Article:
Charlotte’s westward expansion — beyond Uptown, Biddleville, Wesley Heights — was in full swing around 1924, when Julia Alexander and her family decided to subdivide and sell off her deceased father’s estate, called Enderly. The old farm would become the site of hundreds of houses, plus neighborhood businesses.
And as it is with Baptist people, anywhere there was a new neighborhood, there was a new Baptist church. By December 1925, the Glenwood Baptist meeting had official status with the Mecklenburg Baptist Association. The 41 charter members met in various spots along Tuckaseegee Road, but as the church grew over the rest of the Roaring ’20s, it became clear they needed a building of their own.
In 1930, in the full throes of the Great Depression, the trajectory of the church — by then called Enderly Park Baptist — was clearly on the way up, and so preparations for a new structure were made. In April of that year, the membership met as part of a revival series and voted to begin constructing a new building.
Julia Alexander donated land at the corner of Tuckaseegee and Enderly Road to site the structure. At the revival meeting the night of the decision, Rev. J.M. Page preached on the Gerasene Demoniac, from Mark 5. His message was titled “Getting Rid of Jesus.”
The building was eight years from its conception to its completion and dedication, doubtless slowed by the ongoing Depression. At completion, it was a fine structure, with 18 classrooms plus a meeting space that would hold 500 for morning worship until a larger sanctuary could be built. That separate project would take 25 years to see to completion.
Most notably, the building had a new technology in it: air conditioning. Nothing along Tuckaseegee Road has ever been described as “stately,” but it is easy to see how people would take pride in this facility they had worked to fund and construct for nearly a decade.
By 1950, there were more than 1,000 members on the roll. It was time to build the new sanctuary, and there was money available to do it. The 1950s were a time of enormous growth for Southern Baptist churches like Enderly Park. The Southern Baptist Convention had a fully staffed architecture division at the time, whose jobs were to assist churches with every phase of building campaigns.
You can feel the similarity to other SBC churches of the time when you walk in.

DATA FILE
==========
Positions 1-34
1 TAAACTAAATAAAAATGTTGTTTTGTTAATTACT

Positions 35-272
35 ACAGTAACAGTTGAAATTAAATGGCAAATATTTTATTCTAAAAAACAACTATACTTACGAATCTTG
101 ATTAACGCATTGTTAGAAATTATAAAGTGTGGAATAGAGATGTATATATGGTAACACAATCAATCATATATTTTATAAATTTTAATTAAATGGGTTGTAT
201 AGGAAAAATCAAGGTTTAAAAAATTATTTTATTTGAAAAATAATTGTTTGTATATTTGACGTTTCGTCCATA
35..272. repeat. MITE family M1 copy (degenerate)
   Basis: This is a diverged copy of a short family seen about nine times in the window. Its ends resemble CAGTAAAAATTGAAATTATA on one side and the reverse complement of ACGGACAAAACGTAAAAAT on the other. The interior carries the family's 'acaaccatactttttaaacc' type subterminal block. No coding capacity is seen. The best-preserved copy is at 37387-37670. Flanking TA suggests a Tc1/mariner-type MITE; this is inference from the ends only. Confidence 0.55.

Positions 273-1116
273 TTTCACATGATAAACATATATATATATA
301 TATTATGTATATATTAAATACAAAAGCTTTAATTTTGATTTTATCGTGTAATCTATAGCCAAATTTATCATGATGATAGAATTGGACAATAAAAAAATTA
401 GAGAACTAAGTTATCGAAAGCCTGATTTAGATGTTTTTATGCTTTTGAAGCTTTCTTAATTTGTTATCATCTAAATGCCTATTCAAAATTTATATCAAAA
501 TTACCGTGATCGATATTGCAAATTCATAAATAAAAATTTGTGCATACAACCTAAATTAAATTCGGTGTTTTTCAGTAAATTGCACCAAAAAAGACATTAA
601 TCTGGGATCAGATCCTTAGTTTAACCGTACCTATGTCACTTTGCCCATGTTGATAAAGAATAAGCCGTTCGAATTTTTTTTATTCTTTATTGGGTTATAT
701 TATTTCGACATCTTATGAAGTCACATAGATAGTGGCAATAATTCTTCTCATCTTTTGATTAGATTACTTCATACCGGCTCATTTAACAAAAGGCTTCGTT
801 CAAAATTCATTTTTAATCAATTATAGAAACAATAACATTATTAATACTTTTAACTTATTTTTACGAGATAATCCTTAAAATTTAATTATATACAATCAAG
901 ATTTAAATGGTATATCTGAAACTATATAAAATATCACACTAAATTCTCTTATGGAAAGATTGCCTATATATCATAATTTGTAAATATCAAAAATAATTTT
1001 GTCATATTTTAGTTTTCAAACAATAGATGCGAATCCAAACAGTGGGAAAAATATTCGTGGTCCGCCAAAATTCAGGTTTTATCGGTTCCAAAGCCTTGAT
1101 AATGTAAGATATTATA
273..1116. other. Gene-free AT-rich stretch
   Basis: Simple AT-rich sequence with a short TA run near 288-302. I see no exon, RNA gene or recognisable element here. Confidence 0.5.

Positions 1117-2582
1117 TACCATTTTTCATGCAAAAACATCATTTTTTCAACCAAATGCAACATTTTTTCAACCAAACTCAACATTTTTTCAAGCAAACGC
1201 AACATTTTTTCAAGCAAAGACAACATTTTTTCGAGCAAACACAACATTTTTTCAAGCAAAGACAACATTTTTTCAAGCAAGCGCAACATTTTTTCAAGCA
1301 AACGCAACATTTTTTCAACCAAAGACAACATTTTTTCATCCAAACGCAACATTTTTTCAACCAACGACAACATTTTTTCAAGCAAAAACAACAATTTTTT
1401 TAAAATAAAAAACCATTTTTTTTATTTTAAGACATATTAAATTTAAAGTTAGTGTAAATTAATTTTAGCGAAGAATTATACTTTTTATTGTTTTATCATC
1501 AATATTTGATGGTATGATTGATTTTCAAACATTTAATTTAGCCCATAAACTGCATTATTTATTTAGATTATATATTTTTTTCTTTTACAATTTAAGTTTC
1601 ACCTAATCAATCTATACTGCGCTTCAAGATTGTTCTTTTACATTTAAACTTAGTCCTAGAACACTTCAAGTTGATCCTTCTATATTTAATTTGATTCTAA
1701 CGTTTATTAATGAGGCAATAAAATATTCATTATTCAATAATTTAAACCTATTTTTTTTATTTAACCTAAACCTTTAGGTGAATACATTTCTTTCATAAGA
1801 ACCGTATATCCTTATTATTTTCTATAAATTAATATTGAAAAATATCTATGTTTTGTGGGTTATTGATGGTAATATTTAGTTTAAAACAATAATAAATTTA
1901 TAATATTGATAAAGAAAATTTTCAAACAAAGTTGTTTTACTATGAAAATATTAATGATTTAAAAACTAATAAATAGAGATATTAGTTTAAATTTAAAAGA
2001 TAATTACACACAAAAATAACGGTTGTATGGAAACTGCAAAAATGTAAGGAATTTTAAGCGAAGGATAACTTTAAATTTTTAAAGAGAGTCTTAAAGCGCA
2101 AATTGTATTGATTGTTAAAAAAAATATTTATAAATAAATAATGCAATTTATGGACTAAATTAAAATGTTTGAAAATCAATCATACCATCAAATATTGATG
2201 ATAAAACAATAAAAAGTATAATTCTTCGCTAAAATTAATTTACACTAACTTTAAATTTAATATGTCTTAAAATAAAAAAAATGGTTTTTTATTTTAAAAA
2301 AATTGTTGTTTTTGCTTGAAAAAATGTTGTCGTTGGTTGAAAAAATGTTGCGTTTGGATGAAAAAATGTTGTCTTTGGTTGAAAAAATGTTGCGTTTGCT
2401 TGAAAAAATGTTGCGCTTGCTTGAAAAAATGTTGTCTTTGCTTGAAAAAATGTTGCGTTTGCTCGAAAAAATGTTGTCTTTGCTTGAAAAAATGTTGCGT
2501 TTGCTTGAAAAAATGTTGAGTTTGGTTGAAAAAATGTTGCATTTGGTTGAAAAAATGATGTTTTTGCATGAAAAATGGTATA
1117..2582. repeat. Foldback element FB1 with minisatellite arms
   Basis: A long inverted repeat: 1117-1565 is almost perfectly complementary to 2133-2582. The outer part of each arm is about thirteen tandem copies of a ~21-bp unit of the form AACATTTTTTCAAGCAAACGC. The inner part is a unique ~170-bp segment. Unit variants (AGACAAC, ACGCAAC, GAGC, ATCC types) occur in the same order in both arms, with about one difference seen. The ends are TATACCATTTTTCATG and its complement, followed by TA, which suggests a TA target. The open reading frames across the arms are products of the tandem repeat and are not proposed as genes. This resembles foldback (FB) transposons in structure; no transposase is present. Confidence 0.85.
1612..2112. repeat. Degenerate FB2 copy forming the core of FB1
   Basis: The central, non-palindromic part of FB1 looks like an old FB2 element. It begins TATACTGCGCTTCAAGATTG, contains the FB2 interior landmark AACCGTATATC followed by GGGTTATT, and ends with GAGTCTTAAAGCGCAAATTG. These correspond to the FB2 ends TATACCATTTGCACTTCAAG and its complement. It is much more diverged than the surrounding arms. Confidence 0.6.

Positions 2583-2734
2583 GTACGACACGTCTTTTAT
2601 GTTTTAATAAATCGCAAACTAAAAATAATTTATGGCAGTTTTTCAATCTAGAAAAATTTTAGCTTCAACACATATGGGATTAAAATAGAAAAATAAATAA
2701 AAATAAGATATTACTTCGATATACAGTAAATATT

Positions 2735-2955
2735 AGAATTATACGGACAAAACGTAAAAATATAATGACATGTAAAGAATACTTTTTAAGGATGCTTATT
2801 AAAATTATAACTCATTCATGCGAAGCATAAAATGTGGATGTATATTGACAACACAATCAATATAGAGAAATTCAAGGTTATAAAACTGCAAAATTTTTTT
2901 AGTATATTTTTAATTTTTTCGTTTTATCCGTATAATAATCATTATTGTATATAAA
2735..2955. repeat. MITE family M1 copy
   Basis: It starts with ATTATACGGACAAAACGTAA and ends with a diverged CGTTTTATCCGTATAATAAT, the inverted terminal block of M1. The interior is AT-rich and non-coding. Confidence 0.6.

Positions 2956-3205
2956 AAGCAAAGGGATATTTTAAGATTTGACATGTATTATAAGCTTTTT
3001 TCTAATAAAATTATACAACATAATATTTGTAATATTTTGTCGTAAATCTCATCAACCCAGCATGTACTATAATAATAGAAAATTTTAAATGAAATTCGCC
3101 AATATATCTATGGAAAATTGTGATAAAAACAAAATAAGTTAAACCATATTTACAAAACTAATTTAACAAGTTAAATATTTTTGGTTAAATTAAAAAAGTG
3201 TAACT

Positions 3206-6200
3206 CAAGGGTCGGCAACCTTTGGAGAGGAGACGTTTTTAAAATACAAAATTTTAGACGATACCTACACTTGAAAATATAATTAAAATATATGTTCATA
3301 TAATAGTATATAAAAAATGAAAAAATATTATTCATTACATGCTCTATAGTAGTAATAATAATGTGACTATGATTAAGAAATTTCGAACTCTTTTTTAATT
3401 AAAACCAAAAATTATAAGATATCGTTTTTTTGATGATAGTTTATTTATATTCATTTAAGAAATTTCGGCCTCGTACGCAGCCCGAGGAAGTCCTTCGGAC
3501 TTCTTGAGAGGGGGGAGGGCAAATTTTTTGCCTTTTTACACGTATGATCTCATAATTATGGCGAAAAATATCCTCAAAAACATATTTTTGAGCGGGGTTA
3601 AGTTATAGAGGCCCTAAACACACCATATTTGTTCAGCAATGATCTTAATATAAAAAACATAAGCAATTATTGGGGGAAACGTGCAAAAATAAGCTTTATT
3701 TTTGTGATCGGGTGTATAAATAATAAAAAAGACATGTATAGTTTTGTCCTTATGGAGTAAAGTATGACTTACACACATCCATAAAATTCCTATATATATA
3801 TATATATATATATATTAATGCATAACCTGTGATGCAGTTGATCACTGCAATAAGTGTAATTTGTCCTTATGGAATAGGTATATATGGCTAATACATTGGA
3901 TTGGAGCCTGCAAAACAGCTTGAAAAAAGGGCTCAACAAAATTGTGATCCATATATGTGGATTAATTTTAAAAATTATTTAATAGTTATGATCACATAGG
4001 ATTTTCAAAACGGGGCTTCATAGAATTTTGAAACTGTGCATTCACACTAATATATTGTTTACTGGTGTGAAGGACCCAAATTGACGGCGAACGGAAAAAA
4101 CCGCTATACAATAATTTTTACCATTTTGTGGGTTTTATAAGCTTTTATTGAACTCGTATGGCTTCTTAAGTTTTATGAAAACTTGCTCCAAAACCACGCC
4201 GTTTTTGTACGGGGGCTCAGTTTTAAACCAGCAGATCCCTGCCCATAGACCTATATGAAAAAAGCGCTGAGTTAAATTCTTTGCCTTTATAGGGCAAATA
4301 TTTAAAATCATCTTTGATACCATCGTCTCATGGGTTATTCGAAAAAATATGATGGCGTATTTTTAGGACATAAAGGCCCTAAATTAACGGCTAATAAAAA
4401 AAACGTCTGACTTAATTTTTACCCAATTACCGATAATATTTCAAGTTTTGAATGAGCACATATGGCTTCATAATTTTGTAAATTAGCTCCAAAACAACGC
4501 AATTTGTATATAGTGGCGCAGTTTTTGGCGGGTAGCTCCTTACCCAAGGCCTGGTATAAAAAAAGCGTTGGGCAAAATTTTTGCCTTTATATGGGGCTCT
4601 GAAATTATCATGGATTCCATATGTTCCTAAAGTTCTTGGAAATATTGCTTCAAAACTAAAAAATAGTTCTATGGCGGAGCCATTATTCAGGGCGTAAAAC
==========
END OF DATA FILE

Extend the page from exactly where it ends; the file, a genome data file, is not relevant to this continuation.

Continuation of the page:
Enderly Park Baptist Church sited the new sanctuary in a way that would help make its importance clear. The sanctuary steps nearly touch the sidewalk. It is one of only a handful of buildings along Tuckaseegee, and by far the largest one, that approaches the street with little or no setback. Nearly every other business or house in the neighborhood sits 15 feet or more back from the sidewalk.
The structure was completed in 1954, to the great joy of its members.
But the sanctuary would be short-lived, as sanctuaries go, for Enderly Park Baptist. By the mid-1970s, the neighborhood was in the midst of white flight. Its nearly 100% white population was moving further out of town to new suburban developments, and Black residents looking for homes after being displaced by Charlotte’s half-dozen urban renewal projects were moving to West Charlotte neighborhoods in large numbers.
Enderly Park Baptist Church joined white flight and began meeting seven miles away at Northside Baptist, separate from the already existing congregation there. They renamed themselves University Hills Baptist and by 1977 were breaking ground on a new facility less than one mile from the University of North Carolina at Charlotte, nearly 12 miles from their original home.
The story of their relocation, as some University Hills members once told me, was that the church had discerned a new sense of call to student ministry, and so they relocated to the university area. I don’t doubt that’s what some people told themselves and one another, but surely the story was more complex.
“Jesus calls the loudest and most clearly when there are advantageous real estate opportunities available.”
However, regular readers of my writing will note my interest in how Jesus calls the loudest and most clearly when there are advantageous real estate opportunities available. That Jesus really keeps his nail-scarred fingers on the pulse of the housing market.
When I moved to Enderly Park in 2005, one of the first Sunday mornings I walked one block over to go to church at Mt. Carmel Baptist, in the former Enderly Park Baptist building. Mt. Carmel had purchased the facility from its former inhabitants in 1977.